10 Definitions of Junk Science

“Understanding how the term junk science is used will enhance debates surrounding the science of sustainability. For by better understanding what science is, we will be better positioned to use it optimally and accurately as we seek to plot a sustainable path forward.”

That’s the conclusion of US social scientist Michael Carolan of Colorado State University in Fort Collins who has analysed a decade’s worth of print media searching for a definitive definition of the term “junk science”. The media and politicians are full of it. Legislative battles are waged over it. Regulatory agencies devote resources almost to the limit in trying to understand it and differentiate between it and genuine science. But, how do we, how can we, know that we are illuminated only by the light of reason when there are so many conflicting accounts of rationality?

It’s a noble goal – to allow important decisions to be made based only scientifically valid evidence. But, who’s to decide what’s valid and what’s junk? How can you tell, anyway? In this debate, we’re not talking about data obtained fraudulently, such as the stem cell debacle in South Korea or other deliberately falsified results. But, we could be…until the bluff is called, usually by scrupulous scientists attempting to reproduce and experiment, it is impossible to know that any superficially rational decision is the right one based on the data as it stands, peer-reviewed or otherwise. Imagine the millions of dollars that might have been wasted building cold fusion power stations over the last twenty years, for instance.

The problem, says Carolan, is that defining a “finding” as junk science relies on our having a “clear and unproblematic understanding of what science is , and just as importantly what it is not”. We might think we do. It approximates to that observation-hypothesis-prediction-experiment-new-observation-amendment-(peer review)-theory cycle with which we are all fairly familiar. But, many things we call science, such as experiments that cannot be repeated independently, the LHC experiments, large-scale clinical trials, climate modelling etc., do not fit and cannot even be forced to fit this cycle. Moreover, of the many thousands of scientific papers out there that comprise the scientific literature, very few, but for some worthy exceptions, are ever repeated by other scientists.

I recently reported on the revocation of “natural” status for a compound that was previously described as having been extracted from Antrodia camphorate. But, that’s just one small example, there tens of thousands of papers any one of which might contain an error of scientific “fact” that may never come to light but on which a small, but significant decision might be made.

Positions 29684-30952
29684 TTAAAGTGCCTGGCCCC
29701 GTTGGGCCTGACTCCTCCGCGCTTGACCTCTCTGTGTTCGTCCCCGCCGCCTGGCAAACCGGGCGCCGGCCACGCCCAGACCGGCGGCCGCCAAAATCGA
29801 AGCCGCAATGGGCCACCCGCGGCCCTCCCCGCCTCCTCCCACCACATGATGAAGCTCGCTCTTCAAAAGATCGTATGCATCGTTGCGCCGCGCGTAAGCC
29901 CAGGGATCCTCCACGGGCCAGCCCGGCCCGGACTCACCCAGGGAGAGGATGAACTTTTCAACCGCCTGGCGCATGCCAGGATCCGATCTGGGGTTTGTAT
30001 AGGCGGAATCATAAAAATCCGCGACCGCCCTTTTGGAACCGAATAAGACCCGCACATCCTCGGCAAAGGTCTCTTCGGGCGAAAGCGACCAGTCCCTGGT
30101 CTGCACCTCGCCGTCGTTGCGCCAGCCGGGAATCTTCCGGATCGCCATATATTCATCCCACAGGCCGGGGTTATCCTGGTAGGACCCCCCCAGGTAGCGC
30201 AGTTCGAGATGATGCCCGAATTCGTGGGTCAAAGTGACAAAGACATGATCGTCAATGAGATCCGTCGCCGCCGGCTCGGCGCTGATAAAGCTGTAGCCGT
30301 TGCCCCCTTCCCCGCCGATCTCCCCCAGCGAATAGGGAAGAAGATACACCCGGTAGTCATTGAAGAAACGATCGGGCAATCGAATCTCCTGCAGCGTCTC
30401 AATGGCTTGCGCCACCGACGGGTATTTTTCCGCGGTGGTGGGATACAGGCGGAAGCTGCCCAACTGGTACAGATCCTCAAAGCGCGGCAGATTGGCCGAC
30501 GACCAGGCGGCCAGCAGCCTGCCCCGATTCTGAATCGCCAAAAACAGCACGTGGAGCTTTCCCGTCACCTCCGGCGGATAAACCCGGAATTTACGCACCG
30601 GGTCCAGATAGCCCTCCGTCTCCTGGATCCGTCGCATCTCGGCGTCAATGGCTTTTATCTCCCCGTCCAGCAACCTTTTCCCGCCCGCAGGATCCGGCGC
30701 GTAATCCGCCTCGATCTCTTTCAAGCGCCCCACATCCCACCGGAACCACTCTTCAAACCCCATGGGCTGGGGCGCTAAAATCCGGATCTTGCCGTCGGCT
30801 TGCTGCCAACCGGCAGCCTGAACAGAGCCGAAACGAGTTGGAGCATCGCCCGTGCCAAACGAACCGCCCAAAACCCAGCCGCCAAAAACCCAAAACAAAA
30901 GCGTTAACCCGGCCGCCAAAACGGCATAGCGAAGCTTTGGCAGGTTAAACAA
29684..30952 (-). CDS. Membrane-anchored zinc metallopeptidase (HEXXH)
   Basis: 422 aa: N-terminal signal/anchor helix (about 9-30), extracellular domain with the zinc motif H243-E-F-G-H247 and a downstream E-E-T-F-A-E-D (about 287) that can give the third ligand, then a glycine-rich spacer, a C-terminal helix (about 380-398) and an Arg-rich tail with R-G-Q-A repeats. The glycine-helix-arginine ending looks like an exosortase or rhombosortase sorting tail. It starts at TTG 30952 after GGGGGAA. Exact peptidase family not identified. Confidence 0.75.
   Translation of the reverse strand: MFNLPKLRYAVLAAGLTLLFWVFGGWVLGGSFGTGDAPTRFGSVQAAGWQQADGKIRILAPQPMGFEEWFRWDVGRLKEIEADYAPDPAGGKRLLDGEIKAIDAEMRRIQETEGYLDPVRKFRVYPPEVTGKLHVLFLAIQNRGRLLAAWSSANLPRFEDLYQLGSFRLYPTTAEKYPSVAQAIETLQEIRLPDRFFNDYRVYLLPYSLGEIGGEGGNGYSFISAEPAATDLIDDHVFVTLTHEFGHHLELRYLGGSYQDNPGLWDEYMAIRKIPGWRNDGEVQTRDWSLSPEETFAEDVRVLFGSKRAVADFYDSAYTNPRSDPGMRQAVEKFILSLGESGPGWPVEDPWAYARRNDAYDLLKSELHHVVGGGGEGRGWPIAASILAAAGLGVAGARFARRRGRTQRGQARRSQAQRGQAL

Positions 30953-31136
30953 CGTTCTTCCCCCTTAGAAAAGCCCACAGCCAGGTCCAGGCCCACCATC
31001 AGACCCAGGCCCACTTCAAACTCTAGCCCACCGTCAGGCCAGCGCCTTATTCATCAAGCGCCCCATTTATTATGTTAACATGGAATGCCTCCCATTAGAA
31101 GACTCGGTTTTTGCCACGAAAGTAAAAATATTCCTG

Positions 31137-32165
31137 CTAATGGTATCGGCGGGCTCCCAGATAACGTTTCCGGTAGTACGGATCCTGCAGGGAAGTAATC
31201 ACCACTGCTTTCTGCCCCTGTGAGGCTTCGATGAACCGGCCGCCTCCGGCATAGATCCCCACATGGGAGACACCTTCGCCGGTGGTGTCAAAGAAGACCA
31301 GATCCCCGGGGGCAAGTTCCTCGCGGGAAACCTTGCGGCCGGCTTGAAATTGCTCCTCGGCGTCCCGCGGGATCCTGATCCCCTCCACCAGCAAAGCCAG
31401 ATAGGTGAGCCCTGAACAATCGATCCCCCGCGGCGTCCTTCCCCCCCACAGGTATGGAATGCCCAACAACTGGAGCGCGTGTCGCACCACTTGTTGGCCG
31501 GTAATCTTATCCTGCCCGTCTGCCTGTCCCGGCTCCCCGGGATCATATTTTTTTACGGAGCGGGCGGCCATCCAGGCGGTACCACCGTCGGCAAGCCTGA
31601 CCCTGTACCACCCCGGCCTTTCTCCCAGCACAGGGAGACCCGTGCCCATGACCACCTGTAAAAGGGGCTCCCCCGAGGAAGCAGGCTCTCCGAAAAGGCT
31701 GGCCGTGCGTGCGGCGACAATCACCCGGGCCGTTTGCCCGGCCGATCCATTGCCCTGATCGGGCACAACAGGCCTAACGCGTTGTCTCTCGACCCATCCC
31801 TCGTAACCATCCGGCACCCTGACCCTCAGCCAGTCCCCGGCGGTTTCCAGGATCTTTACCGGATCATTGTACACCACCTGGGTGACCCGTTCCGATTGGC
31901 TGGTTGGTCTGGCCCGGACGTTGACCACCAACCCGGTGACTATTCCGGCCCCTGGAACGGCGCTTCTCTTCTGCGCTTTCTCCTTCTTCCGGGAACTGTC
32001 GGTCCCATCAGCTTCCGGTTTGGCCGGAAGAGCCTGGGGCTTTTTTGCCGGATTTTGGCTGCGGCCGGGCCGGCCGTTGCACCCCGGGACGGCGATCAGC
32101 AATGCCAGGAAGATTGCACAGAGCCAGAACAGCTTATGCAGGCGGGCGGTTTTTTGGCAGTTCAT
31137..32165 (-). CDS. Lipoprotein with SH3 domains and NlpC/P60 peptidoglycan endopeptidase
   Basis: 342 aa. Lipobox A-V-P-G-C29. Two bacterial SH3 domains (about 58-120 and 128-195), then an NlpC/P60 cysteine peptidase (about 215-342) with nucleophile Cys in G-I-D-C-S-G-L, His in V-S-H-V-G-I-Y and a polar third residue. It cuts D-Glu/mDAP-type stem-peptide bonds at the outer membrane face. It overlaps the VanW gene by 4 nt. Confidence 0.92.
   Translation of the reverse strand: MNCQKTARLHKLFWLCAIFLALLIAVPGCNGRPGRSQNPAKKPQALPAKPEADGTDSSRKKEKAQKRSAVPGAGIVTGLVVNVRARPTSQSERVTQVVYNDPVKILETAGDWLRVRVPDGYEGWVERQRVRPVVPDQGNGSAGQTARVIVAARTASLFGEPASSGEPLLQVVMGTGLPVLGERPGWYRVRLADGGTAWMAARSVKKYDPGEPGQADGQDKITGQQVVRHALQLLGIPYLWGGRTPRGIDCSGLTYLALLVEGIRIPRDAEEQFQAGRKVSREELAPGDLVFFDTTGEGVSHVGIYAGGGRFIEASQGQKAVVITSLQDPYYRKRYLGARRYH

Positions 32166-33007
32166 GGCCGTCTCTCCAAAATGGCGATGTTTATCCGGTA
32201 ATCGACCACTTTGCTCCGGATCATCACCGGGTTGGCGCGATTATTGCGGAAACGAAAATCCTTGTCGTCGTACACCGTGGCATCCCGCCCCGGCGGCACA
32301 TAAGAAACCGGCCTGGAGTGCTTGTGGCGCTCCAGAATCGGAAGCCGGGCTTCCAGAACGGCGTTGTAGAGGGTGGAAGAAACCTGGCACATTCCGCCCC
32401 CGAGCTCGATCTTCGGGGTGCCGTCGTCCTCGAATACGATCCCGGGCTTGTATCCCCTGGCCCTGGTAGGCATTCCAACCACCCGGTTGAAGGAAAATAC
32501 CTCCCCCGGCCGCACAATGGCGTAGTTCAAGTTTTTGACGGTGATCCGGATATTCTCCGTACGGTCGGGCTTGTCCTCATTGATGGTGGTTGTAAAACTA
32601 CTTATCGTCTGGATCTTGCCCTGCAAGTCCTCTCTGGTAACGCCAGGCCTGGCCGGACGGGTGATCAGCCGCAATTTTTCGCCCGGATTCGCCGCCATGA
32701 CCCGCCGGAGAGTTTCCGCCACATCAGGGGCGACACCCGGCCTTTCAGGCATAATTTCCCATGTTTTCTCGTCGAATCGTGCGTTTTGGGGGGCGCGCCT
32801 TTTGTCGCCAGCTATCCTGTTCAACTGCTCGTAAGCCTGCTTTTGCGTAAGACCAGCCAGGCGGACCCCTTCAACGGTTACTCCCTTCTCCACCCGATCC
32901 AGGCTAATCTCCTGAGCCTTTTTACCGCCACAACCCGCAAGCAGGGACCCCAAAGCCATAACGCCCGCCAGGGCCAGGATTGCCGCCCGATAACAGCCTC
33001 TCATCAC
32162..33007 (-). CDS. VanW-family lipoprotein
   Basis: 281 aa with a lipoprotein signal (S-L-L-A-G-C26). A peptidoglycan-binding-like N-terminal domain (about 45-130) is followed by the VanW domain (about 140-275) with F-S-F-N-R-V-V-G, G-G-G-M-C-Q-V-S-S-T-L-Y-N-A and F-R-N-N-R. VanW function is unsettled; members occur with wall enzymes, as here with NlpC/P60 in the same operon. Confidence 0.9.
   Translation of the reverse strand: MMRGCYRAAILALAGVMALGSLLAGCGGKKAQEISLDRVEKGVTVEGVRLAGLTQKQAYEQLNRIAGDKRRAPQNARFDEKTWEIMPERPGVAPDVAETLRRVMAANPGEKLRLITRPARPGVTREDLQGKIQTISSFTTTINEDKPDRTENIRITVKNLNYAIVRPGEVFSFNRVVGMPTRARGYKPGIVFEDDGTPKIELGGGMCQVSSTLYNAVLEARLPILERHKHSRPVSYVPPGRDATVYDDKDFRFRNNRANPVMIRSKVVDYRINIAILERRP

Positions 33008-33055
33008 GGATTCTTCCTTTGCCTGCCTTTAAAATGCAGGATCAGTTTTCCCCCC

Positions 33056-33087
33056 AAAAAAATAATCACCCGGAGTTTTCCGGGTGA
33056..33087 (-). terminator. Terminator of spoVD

Carolan writes in the current issue of IJSS how there are a limited number of definitions that can be gleaned from the media sample to define junk science. In other words, the context of why this phrase was used in a given article gives us the 11 definitions of “junk science”. A third of articles analysed over the decade did not provide any definition or qualification for using the term “junk science”.

  1. Bad policy based upon (8.8%)
  2. Experts with agendas (7.0%)
  3. False data (surprisingly or not surprisingly a mere 1.8%)
  4. No data or unsubstantiated claims (14.0%)
  5. Failure to cite references (5.3%)
  6. Using non-certified experts (3.5%)
  7. Poor methodology (as determined by whom?) (21.1%)
  8. Too much uncertainty to arrive at conclusions drawn (14.0%)
  9. Revealing only that data which supports findings (7.0%)
  10. Non-peer reviewed claims (7.0%)

Carolan, M. (2011). When does science become ‘junk’? An examination of junk science claims in mainstream print media International Journal of Sustainable Society, 3 (2) DOI:10.1504/IJSSOC.2011.039917

This article has been reproduced from Sciencebase Science News. Copyright David Bradley.

Image reproduced from http://wvs.topleftpixel.com

© 2017, City Connect News. Copyright Notice & Disclaimer are below.

About David Bradley Science Writer

David Bradley has worked in science communication for more than twenty years. After reading chemistry at university, he worked and travelled in the USA, did a stint in a QA/QC lab and then took on a role as a technical editor for the Royal Society of Chemistry. Then, following an extended trip to Australia, he returned and began contributing as a freelance to the likes of New Scientist and various trade magazines. He has been growing his portfolio and and has constructed the Sciencebase Science News and the Sciencetext technology website. He also runs the SciScoop Science Forum which is open to guest contributors on scientific topics.
Tagged , . Bookmark the permalink.

Comments are closed.